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Recommendations Made for Patients Struggling to Sleep

AGE UK, a British charity, have released a report making a series of recommendations for healthcare providers in their approach to treating patients suffering from problems with their sleep.

The new report into sleep and brain health later in life recommends that professionals recognise sleep as essential a person’s wellbeing and to make sure adequate time is spent consulting with patients about their sleep patterns and similar concerns.

Other recommendations to healthcare providers include:

  • Treat sleep disorders, when existing with other medical illnesses (including psychiatric disorders), simultaneously, not sequentially.
  • Seek training on sleep disorders as well as normal changes to sleep over the lifespan that emphasizes faculty development, integrating sleep content into medical and health professions curricula, and providing continuing education on sleep to all primary care health professionals.
  • Do not over-medicalise sleep problems. Behavioural and environmental interventions can often be more effective than prescription drugs for insomnia.
  • Arrange shifts so that non-mobile residents in healthcare facilities are not left in their beds too long. Nursing facilities where residents are regularly expected to be in bed for >8–9 hours are not conducive to establishing sound sleep patterns.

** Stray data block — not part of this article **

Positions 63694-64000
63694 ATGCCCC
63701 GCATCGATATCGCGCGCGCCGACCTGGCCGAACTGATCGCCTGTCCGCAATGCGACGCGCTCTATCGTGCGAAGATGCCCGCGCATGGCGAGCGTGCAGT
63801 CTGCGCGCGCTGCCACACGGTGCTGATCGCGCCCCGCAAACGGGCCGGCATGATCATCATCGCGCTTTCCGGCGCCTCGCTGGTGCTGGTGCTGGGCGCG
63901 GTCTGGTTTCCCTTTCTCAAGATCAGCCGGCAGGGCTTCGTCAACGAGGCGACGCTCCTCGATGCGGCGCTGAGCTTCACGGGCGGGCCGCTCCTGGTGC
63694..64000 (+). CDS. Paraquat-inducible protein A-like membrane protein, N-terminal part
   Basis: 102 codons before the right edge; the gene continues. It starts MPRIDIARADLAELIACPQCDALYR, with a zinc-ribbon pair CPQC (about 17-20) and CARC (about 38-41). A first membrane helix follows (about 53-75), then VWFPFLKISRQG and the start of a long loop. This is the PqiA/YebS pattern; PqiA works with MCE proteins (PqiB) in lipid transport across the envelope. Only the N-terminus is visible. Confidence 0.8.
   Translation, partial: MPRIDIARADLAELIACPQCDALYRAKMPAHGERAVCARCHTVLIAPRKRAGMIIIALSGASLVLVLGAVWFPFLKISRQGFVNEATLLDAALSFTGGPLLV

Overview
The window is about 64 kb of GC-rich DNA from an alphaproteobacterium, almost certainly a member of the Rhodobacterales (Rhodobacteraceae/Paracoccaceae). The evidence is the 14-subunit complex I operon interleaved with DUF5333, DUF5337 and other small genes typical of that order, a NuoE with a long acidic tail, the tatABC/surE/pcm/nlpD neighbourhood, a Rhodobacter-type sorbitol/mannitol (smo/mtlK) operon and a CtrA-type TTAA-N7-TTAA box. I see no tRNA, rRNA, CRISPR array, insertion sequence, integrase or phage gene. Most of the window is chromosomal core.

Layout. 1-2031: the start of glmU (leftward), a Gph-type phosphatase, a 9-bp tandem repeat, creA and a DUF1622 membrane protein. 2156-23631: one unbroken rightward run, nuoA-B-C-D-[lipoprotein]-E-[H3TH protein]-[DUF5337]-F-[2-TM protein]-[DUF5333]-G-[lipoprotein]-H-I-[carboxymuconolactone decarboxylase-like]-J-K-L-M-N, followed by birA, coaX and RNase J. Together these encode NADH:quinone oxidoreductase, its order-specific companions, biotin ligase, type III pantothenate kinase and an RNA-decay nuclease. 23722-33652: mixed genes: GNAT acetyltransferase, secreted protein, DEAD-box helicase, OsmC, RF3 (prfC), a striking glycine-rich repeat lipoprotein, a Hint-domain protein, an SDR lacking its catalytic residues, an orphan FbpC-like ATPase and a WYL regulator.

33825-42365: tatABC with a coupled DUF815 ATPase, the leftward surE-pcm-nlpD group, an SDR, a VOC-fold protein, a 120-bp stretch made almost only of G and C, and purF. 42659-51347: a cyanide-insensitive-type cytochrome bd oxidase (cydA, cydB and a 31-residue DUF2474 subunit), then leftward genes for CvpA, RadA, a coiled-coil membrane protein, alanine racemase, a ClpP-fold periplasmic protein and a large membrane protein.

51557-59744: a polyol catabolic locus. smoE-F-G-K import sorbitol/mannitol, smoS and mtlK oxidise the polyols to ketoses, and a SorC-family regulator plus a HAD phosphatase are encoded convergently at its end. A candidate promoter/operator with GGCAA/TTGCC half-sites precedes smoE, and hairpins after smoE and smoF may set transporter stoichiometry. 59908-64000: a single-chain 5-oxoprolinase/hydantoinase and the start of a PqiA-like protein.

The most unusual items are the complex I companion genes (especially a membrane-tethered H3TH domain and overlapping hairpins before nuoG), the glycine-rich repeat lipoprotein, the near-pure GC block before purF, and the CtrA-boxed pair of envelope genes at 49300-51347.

The report was written by the Global Council on Brain Health (GCBH), a group consisting of experts convened by Age UK and the American Association of Retired Persons (AARP). It highlights the challenges of sleeping well as people become older and offers guidance for addressing this issue. The report also recommends that people aged >50 should aim to get about 7­–8 hours of sleep each night and get up at the same time every day. It also says that after lunchtime, caffeine should be avoided.

Other recommendations include:

  • Expose yourself to light during the daytime.
  • In the evening, restrict fluids and food 3 hours before going to bed.
  • Avoid using over-the-counter medications for sleep as they can have negative side effects, particularly as we get older.
  • At night, keep pets that disturb sleep out of the bedroom.

Prof James Goodwin, Chief Scientist at Age UK, commented: “Sleeping is something we all tend to take for granted, but we really have to wise up to the fact that getting the right amount of good sleep is crucial as we age, helping to protect us from all kinds of problems that can affect our brains as well as our bodies.”

Jack Redden, Reporter

Keywords: Age UK, American Association of Retired Persons (AARP), Global Council on Brain Health (GCBH), Sleep, Sleep Disorder